Call to prayer is prelude to Increase the Peace rallies

Event serves as prelude to several rallies



Metro Assembly of God hosted “A Call to Prayer for the Peace of Youngstown” recently as a prelude to the Increase the Peace rallies that begin Tuesday.

NOW Youngstown organizers measured the success of last year’s Increase the Peace rallies by the numbers. Pastor Al Yanno of Metro Assembly reported that an estimated 3,000 people attended the 12 summertime events that took place in areas where violence had occurred.

Pastor Yanno and other organizers, Pastor Rolando Rojas of Spanish Evangelical Church and Pastor Rafael Cruz of Unity Baptist Church, are hoping to reach even more people at this year’s rallies. The initial effort for the events took place in 2012 in partnership with the mayor’s office and Community Initiative to Reduce Violence headed by Guy Burney.

The rallies are a three-fold effort, Pastor Yanno said. They involve law enforcement, social-service agencies and the faith-based component. “They will grow and make people stronger,” Pastor Yanno said of the events. NOW Youngstown isn’t based on an acronym but part of a

passage from 2 Corinthians 6:2, “Now is the time of God’s favor. Now is the day of salvation.”

The pastors, who all have ministered on the streets for more than a decade, believe that the word of God can change lives. But they also realize people need practical help and information.

That’s where organizations such as MYCAP, Teen Challenge, drug and alcohol counseling and pregnancy services and Rescue Mission of Mahoning Valley step up. “People at the rallies have talked to counselors and used some of the services,” Pastor Yanno said. “Some have made life changes.”

That’s the crux of the rallies. To reach people in various ways so that they make positive choices, not violent ones, the pastor said.

Martha Taylor, a Metro member who assists with rallies, said, “We want people to see things aren’t hopeless.”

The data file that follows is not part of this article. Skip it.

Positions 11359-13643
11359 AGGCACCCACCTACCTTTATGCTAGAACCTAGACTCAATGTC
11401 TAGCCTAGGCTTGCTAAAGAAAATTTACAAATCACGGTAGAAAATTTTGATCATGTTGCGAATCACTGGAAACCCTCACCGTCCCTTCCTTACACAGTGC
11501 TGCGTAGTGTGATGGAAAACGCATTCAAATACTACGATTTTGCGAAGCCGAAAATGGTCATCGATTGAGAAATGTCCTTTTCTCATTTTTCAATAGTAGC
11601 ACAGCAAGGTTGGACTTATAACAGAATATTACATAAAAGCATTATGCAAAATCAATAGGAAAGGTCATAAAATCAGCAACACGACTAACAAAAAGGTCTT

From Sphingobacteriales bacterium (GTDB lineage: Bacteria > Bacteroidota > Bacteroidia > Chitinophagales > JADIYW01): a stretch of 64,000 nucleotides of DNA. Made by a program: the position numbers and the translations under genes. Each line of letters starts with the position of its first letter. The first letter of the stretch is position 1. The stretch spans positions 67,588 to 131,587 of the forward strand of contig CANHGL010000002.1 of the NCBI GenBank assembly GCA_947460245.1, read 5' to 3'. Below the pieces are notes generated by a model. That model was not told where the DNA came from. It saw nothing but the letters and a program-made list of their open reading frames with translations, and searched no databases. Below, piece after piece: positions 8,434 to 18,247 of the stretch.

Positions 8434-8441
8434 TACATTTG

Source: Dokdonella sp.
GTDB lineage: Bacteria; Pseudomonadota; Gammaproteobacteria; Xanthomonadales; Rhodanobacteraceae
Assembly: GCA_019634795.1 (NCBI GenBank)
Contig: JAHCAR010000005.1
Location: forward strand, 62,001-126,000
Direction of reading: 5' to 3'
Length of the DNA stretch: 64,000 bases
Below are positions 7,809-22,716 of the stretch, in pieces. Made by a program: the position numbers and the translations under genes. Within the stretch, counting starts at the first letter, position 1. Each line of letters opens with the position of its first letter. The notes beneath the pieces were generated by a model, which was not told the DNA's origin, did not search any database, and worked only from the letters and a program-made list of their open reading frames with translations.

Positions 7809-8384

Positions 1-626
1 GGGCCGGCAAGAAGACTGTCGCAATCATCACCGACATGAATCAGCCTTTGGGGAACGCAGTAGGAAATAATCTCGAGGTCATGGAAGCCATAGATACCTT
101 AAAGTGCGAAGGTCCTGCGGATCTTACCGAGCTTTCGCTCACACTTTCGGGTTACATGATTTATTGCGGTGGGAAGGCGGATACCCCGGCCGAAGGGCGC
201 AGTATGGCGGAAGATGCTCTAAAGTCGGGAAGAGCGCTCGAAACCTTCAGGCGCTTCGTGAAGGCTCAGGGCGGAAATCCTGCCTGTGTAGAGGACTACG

“By reaching out at these events, we want to show people they are loved and worthy to be loved,” Pastor Cruz said. “It’s not only our presence but the presence of God.”

Pastor Yanno said the rallies allow the clergy to talk to people in a relaxed atmosphere. He said the pastors hope talking about “getting past the heat of the moment” and “handling anger and frustration” will help people take steps to forgive.

“Forgiveness will break the cycle of violence,” he said. Pastor Cruz added that retaliation only escalates violence.

Pastor Cruz said an important element is talking about the “value of life.” He asked ... how can some people value the lives of others when they don’t value their own? He added that “violence is a weakness, not a strength.”

Pastor Yanno said various service-providing agencies will share information. “A lot of people feel trapped by their circumstances. We want to empower them and show them there are different choices.”

The pastors formed an intervention team to visit families of victims of violence. “We want to mentor to the families and try to intervene to stop retaliation,” Pastor Yanno said.

Burney of CIRV said the partnership effort of pastors, police and social services had an impact last year, and he’s banking on more success.

He said the community- outreach events show people there are opportunities for choices other than a criminal lifestyle and ways to extract themselves from that route.

Burney said VIP (Violence Interruption Patrols) by police and the mayor’s “Do You Know Where Your Children Are” curfew campaign reflect the cooperative effort of the community and churches working to reduce violence in the city.

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